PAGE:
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Globally, breast cancer is the second most frequently diagnosed malignancy just behind lung cancer, accounting for over two million cases each year, and the fourth cancer causing death worldwide; the leading cause of cancer death though in females, with around 600,000 deaths each year (Bray et al., 2018).
Cancer immunotherapy through the inhibition of negative immune regulators, or checkpoints, represents a major milestone in cancer therapy. Of the most common immune checkpoints to be targeted is the programmed cell death protein 1 (PD-1) and its ligand (PD-L1). The measurement of these two biomarkers is used as a prognostic and predictive marker to the cancer immunotherapy with checkpoint inhibitors (Zerdes et al., 2018).
Inhibitors of PD-1 and PD-L1 have been shown to significantly improve patient outcomes in different types of immunogenic cancers such as non-small cell lung cancers (NSCLC), malignant melanoma, renal cell carcinoma (RCC), and some immunogenic breast cancer subtypes (Li & Gu, 2018; Schmid et al., 2018; Wang et al., 2017; Zhou et al., 2018).
Breast cancer is composed of heterogenous subtypes, each has its specific pathologic and genetic characters, as well as different prognostic significance. Of these subtypes, triple negative breast cancer (TNBC) is the most immunogenic type, as it is rich in tumor infiltrating lymphocytes and PD-L1 co-expression (Sobral-Leite et al., 2018).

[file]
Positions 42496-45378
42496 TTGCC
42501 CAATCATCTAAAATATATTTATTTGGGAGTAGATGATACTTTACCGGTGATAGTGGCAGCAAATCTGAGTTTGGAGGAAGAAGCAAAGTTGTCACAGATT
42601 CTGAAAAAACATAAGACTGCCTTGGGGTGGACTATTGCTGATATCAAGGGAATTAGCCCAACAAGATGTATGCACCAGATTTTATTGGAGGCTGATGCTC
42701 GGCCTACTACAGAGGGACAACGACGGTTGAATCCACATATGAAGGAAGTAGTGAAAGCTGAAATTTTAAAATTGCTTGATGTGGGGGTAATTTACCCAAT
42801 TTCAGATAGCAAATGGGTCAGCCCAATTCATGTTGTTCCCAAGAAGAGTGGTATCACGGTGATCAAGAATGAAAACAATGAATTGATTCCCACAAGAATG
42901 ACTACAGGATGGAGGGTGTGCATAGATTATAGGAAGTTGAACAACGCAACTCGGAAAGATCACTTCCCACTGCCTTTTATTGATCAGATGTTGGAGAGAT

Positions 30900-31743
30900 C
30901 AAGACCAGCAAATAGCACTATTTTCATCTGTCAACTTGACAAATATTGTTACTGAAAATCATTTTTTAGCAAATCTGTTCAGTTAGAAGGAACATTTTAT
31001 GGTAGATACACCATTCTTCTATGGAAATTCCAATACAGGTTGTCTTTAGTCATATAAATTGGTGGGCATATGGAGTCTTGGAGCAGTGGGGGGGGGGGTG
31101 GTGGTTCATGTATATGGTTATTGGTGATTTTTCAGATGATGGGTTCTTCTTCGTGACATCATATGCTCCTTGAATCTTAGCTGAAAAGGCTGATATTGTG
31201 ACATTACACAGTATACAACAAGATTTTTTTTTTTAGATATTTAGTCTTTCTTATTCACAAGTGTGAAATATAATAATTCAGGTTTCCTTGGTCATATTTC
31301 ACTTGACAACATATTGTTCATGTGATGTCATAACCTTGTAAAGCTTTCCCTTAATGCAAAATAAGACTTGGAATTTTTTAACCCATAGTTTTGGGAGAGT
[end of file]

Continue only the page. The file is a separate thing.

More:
In a phase III trial, combining atezolizumab and nab-paclitaxel conferred a non-statistically significant overall survival (OS) benefit compared with nab-paclitaxel alone in unselected, patients with TNBC. Interestingly, the difference in OS was statistically and clinically significant in the PD-L1 positive subgroup of patients, highlighting the potential clinical importance of PD-L1 expression as a predictive biomarker in breast cancer (Schmid et al., 2018).
We aimed to evaluate the prognostic value of PD-L1 expression and associated tumor infiltrating lymphocytes in stage IV breast cancer patients, and correlate them with response evaluation, progression free survival and overall survival.
We found that high TIL counts infiltrating the breast tumor is associated with worse OS and PFS in patients with metastatic breast cancer. High PD-L1 expression was significantly associated with high TIL levels.
Regarding the previous published data, there is a major controversy about the prognostic value of TIL and PD-L1 in breast cancer. TNBC and Her2 enriched are the most common types associated with TIL infiltration and PD-L1 positivity (on tumor cells and TILs), and this renders them more immunogenic than other subtypes. This is especially important in TNBC because of the lack of any targeted therapeutic solution other than chemotherapy. Further studies are warranted to determine the predictive value of PD-L1 positivity and TIL infiltration regarding the response to immunotherapy.